Leicestershire Partnership NHS Trust is encouraging all parents who are struggling with their mental health to reach out and ask for help this Maternal Mental Health Awareness Week and beyond.

Maternal Mental Health Awareness Week is a week-long campaign dedicated to talking about mental health issues before, during and after pregnancy. Throughout the week, the Trust is aiming to raise awareness of some of support available to parents in Leicester, Leicestershire and Rutland.

Around 1 in 5 women experience a perinatal mental health problem during pregnancy or within the early postnatal years, with almost three quarters of those who have an illness hiding it or underplaying what they are going through.

Tanya Hibbert, executive director of mental health services at Leicestershire Partnership NHS Trust, said: “Having a baby is a completely life-changing experience. Many new parents will find that having a baby impacts their emotional wellbeing and mental health; although it can be a very special time, it can also be stressful and exhausting. This can be because of a lack of routine, lack of sleep and getting to know your baby, which can all take time to adjust to.

“Though some mood changes are anticipated and considered normal, it is important for people to seek help as soon they notice any mood changes that are having a greater impact on their life. When problems with emotional wellbeing or mental health are diagnosed early, help and support or treatment will be offered, so things become easier for you and your family, and recovery can be much quicker.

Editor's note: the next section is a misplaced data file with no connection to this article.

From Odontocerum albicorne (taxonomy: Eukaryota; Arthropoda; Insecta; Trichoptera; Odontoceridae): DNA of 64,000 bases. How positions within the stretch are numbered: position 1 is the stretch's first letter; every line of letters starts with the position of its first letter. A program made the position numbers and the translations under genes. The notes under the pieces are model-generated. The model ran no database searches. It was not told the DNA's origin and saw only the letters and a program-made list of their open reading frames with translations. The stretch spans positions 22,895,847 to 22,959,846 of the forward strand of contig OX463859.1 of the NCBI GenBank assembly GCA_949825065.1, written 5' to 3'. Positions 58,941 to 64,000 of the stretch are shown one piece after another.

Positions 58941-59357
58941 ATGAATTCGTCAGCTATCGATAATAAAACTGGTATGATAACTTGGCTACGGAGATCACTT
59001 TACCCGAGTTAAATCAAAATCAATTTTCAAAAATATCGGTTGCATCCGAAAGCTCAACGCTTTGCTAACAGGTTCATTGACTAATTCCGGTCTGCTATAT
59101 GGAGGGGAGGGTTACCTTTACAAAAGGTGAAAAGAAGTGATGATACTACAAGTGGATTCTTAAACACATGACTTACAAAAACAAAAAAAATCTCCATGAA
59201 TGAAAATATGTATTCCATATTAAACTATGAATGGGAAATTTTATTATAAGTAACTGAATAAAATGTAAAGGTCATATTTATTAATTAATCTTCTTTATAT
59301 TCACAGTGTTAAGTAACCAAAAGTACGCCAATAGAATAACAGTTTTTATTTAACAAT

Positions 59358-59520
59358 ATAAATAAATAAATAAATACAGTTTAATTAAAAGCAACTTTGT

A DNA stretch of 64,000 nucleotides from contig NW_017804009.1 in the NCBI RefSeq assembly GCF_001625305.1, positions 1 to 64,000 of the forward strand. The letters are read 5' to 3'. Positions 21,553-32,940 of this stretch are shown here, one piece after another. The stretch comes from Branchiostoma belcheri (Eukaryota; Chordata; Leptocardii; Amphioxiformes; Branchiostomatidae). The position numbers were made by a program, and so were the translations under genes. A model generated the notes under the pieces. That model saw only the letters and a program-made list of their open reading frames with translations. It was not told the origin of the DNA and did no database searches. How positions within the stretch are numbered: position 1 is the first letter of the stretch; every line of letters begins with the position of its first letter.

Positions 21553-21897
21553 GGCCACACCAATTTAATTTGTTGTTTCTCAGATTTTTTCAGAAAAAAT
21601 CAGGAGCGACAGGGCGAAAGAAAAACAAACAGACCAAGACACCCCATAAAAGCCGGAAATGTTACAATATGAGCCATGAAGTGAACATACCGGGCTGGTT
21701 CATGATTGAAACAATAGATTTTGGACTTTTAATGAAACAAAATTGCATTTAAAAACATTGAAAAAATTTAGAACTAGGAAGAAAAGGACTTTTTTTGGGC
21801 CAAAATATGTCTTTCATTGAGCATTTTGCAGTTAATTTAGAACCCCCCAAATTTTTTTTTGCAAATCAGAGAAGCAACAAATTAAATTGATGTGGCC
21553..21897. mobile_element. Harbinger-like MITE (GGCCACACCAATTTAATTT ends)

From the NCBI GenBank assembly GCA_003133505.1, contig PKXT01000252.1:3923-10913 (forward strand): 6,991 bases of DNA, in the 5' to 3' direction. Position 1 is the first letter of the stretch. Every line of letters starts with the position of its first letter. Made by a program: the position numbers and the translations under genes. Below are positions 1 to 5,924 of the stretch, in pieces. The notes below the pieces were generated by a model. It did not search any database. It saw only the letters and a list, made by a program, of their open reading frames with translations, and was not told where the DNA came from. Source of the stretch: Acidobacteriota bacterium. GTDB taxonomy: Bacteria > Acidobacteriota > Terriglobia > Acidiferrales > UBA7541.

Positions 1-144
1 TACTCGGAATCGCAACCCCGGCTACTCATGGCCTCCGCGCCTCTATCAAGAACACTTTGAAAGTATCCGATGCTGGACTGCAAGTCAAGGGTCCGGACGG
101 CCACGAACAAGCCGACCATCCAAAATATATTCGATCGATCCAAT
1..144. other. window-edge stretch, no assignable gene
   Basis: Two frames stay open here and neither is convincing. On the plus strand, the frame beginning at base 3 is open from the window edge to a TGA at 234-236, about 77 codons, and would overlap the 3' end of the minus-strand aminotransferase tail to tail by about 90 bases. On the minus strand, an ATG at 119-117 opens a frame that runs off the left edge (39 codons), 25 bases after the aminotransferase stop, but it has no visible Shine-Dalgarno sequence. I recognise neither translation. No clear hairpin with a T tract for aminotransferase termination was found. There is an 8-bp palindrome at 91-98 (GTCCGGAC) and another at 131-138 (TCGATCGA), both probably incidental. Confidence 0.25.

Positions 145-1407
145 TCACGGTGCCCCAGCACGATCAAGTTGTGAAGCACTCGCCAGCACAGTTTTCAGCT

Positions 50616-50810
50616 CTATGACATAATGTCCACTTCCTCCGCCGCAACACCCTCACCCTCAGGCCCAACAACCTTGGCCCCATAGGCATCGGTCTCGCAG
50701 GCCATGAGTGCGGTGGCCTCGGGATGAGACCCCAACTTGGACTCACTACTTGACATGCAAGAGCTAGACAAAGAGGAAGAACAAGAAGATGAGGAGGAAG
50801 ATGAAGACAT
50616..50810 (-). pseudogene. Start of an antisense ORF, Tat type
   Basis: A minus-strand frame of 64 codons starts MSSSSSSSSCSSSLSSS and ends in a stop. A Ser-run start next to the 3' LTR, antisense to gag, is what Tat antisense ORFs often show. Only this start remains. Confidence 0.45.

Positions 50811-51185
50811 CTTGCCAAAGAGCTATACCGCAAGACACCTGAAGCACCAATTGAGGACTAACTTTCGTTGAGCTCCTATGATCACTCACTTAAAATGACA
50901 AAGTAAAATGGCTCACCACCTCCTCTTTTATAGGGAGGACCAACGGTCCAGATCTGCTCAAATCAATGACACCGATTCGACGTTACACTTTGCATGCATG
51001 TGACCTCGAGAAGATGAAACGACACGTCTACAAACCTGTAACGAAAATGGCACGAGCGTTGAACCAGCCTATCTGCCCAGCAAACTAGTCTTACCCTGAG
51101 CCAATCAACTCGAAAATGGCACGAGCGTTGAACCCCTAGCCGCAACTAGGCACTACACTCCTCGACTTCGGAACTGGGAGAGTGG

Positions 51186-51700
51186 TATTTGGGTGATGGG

“Please just start by reaching out to someone; a family member, friend, health visitor, midwife or speak to your GP. There are people out there who want to help and support you to feel better.”

Signs to look out for

If you notice that you, or someone you know who is pregnant or has recently had a baby, has any of the following symptoms please encourage them to seek support.

  • Feeling tearful, anxious or low for more than 2 weeks
  • Feeling much more irritable or angry than usual
  • Feeling hopeless, as though things will not get better
  • Significant changes to your appetite, such as eating more for comfort or forgetting to eat
  • A loss of enjoyment or interest in anything
  • Avoiding other people
  • Struggling to bond with your baby
  • Feelings of inadequacy/incompetency as a mother
  • Frequent crying for no obvious reason
  • Constantly worrying or feeling anxious; you might notice a racing pulse, thumping heart, breathlessness or sweating.

It is important to remember that fathers and partners can be affected and experience these symptoms too.

If you have a history of depression or other mental health problems, or if there’s a family history of mental health problems following childbirth, discuss this with your GP, midwife, health visitor or mental health team when you’re pregnant or thinking of having a baby to receive support.

What support is available?

There are many ways you can access support. Start by speaking to someone.

In Leicester, Leicestershire and Rutland you can speak to:

  • Your GP
  • Your health visitor
  • Your midwife or obstetrician

Where you may need specialist support, they may refer you to our Perinatal Mental Health Service, which supports people who have complex or severe mental health issues relating to pregnancy, childbirth and the first year following a child’s birth, or our Maternal Mental Health Service, which helps people with moderate to severe difficulties related to birth trauma, baby loss, and tokophobia (a fear of pregnancy).